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What is Solana? A Scalable, Decentralized Network for Dapps

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What is Solana? A Scalable, Decentralized Network for Dapps

Decentralized applications, or dapps, are widely regarded as one of the key use cases for blockchain technology.

In the last few years, dapps have come on in leaps and bounds, with dapp developers launching everything from games to decentralized finance (DeFi) platforms on blockchain—and a concomitant explosion in user interest.

But there’s a problem. The vast majority of these dapps run on ETH, which has struggled to keep up with rampant demand—leading to congestion on the network and soaring transaction fees.

Now Solana, a blockchain platform that had its beginnings in 2017, is aiming to step into the breach, and succeed where ETH is currently struggling.

What is Solana?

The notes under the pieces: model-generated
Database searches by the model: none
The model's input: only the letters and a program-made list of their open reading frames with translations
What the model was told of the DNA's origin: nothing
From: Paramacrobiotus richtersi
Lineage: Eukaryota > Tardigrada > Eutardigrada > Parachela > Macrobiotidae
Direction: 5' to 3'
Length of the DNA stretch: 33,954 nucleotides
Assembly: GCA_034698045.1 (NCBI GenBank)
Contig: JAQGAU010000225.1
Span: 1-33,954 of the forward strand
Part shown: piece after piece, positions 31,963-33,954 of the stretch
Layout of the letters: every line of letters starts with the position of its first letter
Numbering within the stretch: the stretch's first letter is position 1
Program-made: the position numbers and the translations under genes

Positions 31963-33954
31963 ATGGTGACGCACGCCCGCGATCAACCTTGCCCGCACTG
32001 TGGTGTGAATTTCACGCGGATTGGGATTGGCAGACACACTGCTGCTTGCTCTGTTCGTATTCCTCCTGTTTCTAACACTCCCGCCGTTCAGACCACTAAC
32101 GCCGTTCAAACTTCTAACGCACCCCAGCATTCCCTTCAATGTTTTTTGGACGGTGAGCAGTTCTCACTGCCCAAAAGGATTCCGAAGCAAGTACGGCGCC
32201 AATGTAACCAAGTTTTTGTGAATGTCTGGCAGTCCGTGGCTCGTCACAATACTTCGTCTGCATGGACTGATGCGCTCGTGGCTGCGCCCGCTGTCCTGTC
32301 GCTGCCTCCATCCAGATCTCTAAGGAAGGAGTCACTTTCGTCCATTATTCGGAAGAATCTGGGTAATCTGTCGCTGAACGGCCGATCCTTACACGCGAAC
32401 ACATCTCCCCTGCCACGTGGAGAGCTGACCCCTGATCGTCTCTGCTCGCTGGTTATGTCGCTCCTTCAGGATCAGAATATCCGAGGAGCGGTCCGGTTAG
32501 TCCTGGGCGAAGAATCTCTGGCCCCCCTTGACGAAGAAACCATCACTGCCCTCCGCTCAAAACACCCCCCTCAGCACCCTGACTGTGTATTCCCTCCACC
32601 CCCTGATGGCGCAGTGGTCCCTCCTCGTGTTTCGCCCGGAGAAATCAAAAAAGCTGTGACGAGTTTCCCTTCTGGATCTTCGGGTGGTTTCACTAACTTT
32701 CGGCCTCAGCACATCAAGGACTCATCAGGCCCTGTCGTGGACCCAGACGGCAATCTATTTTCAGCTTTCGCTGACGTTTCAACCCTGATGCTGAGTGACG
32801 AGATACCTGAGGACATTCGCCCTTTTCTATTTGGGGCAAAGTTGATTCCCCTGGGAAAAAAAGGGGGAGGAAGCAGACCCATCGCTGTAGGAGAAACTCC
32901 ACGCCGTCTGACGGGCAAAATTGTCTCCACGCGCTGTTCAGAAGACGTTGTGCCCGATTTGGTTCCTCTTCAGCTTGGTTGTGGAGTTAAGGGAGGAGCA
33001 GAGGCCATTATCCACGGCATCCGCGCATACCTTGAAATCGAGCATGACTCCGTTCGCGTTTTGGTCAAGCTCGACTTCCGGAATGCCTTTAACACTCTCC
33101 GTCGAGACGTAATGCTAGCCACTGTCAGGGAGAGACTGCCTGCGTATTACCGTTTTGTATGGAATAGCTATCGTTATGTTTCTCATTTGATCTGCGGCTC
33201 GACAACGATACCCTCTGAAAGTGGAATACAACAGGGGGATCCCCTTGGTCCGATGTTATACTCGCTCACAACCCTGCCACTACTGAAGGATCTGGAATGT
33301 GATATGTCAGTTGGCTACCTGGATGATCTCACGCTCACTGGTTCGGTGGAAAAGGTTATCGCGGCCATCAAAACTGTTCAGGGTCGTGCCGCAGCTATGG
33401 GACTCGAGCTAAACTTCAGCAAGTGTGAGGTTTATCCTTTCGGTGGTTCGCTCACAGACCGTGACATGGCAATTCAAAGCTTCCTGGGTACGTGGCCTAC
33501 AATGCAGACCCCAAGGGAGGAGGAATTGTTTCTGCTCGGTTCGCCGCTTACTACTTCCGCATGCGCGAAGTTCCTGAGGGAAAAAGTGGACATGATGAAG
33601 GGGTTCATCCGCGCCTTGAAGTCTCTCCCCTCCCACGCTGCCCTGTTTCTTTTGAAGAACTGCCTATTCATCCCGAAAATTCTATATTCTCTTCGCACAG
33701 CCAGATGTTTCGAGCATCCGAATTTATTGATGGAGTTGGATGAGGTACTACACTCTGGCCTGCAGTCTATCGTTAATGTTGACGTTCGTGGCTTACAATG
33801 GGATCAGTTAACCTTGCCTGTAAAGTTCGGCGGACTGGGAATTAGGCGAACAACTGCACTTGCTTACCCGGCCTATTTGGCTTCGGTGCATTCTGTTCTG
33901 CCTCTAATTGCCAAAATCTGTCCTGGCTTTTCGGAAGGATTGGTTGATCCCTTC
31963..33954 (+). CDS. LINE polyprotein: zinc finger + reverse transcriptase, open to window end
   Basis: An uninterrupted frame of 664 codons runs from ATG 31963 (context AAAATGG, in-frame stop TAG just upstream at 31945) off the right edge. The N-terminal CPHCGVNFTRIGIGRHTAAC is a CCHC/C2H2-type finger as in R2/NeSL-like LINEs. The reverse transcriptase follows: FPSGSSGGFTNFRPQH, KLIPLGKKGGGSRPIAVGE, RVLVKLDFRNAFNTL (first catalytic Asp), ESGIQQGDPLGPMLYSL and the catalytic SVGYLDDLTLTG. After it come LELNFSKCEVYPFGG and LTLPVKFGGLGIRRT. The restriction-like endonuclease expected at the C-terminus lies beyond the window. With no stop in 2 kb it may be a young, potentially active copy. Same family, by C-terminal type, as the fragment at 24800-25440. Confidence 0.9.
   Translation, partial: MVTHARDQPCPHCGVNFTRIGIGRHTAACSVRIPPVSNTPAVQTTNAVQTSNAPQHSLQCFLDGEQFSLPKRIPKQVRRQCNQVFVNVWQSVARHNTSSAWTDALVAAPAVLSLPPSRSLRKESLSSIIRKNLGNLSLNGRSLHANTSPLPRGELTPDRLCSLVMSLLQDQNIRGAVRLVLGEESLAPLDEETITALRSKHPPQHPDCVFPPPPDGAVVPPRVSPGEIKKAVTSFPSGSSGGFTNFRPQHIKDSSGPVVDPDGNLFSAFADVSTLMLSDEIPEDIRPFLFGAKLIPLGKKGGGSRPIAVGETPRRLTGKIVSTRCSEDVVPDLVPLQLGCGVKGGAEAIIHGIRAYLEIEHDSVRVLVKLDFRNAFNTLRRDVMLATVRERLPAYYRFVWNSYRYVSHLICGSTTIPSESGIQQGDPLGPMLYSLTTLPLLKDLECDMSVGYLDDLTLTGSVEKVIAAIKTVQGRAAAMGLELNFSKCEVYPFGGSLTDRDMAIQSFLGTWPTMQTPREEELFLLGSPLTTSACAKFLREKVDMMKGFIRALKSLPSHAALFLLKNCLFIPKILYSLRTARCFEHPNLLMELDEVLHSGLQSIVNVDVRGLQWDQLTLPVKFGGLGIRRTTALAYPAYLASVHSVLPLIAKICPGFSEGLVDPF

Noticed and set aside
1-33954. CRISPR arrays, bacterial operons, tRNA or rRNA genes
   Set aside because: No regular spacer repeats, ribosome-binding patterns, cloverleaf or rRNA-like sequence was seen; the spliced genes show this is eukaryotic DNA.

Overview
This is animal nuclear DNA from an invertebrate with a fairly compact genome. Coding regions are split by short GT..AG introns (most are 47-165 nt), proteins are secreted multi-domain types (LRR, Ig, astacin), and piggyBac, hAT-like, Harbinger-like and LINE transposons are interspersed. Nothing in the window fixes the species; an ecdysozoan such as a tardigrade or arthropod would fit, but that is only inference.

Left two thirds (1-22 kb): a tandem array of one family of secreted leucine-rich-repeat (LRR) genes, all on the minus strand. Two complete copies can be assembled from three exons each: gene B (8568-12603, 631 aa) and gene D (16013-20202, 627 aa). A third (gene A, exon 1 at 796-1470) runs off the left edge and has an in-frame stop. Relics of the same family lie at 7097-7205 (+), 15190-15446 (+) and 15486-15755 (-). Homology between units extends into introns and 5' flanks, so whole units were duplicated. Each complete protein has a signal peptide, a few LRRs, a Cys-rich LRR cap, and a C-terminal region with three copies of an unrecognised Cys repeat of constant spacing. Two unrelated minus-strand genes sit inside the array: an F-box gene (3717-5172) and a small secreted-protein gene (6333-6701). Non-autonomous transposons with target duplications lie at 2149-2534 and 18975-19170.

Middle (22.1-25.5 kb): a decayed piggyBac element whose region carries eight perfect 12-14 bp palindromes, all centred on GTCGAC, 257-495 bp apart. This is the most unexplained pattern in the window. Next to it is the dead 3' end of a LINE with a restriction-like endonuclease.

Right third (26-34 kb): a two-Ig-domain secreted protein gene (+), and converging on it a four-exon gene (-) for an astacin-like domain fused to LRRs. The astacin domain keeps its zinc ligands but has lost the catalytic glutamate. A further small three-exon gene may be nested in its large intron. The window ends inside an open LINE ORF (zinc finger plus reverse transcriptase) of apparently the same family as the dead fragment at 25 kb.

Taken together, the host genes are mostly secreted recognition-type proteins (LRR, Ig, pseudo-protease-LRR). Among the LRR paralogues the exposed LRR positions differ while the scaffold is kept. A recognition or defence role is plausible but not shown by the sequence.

Solana is an advanced open-source blockchain project that looks to leverage several breakthrough technologies to power the next generation of dapps.

The project is focused on providing a highly scalable, secure, and maximally decentralized platform that can support potentially thousands of nodes without sacrificing throughput—helping to avoid some of the challenges faced by competing systems.

It was founded in 2017 during the ICO boom and raised more than $25 million across various private and public sale rounds. The platform went to mainnet in March 2020, but is still operating as a beta release.

How does Solana work?